My computer sits on a built-in desk here at Second Chance Ranch, in a room paneled in warm knotty pine. On the wall above my right shoulder are my high-school and college diplomas, suitably framed, along with a perma-plaqued certificate I prize even more than those sheepskins.
It recognizes that I once achieved the rank of Eagle Scout, receiving the award on March 19th, 1972. It bears a gold seal and the signatures of Chief Scout Executive Allen Barber, BSA President Norton Clapp and Honorary BSA President Richard Nixon.
Boy Scouts remains one of the best experiences of my youth. Its value is inestimable, even today — challenge and adventure, being mentored and learning to lead, stepping onto the bridge from boyhood to wherever my abilities and interests later would take me.
Yesterday’s mail brought us the “official magazine” of the town and township in which we (still) live. On the cover of this issue is a photo of a newly minted Eagle Scout. The uniform shirt reads “Boy Scouts of America,” as does the fresh rank badge sewn to the left pocket.
This Boy Scout, however, is a girl, the first in our town to earn Eagle.
If you’re surprised by that, you haven’t been paying attention. Women began serving (formally) as Scoutmasters in the late 1980s. Three years ago, social-justice warriors succeeded in harassing the Boy Scouts of America into admitting girls to its programs.
And that’s how we got here.
The biological female gracing the cover of our local magazine worked for her Eagle Scout award, I know that. I acknowledge the time and effort she invested.
Reportedly the girl’s father is a Scout leader, and it looks like her sisters are Scouts as well. I hope they all appreciate the endeavor and prosper, honing skills that I had the privilege to learn a half-century ago.
All that said, as a matter of principle I believe that girls have no place in Boy Scouts.
What made Scouting uniquely valuable to boys is that it was exclusively male. Every society needs boys who aspire to manhood, and by the time they arrive they should know damned well what it means to be a man. Boy Scouts, when I came up, paved that road with lessons that simply couldn’t have been learned with chicks around.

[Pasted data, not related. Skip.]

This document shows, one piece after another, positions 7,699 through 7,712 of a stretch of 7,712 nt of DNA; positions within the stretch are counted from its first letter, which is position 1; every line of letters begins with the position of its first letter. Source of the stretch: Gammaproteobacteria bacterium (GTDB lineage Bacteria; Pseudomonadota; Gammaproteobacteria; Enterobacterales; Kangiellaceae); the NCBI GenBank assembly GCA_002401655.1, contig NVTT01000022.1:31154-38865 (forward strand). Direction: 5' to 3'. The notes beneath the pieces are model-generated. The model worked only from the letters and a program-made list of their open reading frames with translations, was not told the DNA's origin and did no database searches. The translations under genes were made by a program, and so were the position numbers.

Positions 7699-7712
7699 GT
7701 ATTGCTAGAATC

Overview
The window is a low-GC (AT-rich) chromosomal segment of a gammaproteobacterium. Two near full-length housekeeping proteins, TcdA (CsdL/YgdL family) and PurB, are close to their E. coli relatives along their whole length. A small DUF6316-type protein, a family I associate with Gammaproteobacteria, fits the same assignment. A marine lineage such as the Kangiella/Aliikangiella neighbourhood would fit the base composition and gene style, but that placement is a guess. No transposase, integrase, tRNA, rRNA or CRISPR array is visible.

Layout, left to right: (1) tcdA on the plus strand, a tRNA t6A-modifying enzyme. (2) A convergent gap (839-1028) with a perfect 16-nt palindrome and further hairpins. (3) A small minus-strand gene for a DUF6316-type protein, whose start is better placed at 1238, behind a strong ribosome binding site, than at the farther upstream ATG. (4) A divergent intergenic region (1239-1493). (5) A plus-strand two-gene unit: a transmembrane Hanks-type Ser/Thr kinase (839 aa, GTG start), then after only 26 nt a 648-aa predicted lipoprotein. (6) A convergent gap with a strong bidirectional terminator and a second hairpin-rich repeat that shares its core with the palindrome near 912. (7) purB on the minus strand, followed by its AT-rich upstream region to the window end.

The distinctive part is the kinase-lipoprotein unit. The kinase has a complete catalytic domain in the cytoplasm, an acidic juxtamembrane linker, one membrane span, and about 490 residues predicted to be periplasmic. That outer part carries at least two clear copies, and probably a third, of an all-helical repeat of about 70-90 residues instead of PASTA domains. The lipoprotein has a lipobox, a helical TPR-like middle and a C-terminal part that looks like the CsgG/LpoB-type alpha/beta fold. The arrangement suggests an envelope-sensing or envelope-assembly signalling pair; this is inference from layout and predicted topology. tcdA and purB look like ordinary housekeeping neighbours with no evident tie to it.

Now, like much of our culture, Scouting has been diluted and feminized. Boys, their maturing into men stunted by social engineers, suffer. As a result… well, just look at what passes for “men” these days.
Also, coincidentally or not, the once-elite Eagle Scout medal has started to resemble a participation trophy. In 1972, membership in Boy Scouts was nearly five million, roughly 29,000 of whom (including me) made Eagle. The most recent numbers I’ve found are for 2019 — fewer than two million Scouts, well over 61,000 Eagles.
Do the math — 50 years ago, just 0.6% of us had the Eagle pinned to our chest. The rate 47 years later was 3.2%, a more-than-fivefold increase. I’m sure it’s gone up more since, even as membership has declined by almost two-thirds.
That’s not a typo, by the way. In the wake of admitting girls the BSA has bled more than 1.2 million members, a precipitous drop of 62% in just three years and down 85% from when I was a Boy Scout.
Go ahead and call me sexist, misogynist, patriarchal — whatever. You can’t hurt my feelings and you can’t change my mind. America needs men who are actual men, and we won’t get them if the culture insists on crippling our boys.
As for the Boy Scouts of America, it should eliminate the “chief diversity officer” position and replace it with a “chief masculinity officer.” (Think I’m kidding? Come at me, bro.) Get rid of the woke (and compulsory) “Citizenship In Society” merit badge that presumes to indoctrinate boys in “diversity, equity and inclusion.”
But first things first — start by booting girls out of Boy Scouts.
Take care of yourselves, Patriots. Stay calm. Stay sharp. Stay free.